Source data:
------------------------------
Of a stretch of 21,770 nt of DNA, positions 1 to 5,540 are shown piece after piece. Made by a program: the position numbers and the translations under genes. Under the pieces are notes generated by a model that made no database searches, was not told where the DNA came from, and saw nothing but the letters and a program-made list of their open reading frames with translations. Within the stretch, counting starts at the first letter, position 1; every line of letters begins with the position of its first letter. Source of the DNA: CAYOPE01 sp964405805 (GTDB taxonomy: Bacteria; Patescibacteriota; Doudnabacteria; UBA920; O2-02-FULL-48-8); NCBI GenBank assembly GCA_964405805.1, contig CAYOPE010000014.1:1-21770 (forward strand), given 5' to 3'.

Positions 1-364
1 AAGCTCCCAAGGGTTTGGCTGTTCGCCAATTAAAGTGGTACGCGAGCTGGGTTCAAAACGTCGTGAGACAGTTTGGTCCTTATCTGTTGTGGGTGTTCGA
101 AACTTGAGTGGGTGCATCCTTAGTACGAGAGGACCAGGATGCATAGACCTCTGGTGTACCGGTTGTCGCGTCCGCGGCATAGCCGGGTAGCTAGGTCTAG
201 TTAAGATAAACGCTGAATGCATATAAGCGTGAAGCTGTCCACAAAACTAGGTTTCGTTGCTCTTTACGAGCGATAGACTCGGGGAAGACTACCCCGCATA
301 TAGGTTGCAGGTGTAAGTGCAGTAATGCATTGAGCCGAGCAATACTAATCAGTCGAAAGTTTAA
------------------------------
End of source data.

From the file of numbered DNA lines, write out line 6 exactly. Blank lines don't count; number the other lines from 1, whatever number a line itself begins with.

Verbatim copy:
301 TAGGTTGCAGGTGTAAGTGCAGTAATGCATTGAGCCGAGCAATACTAATCAGTCGAAAGTTTAA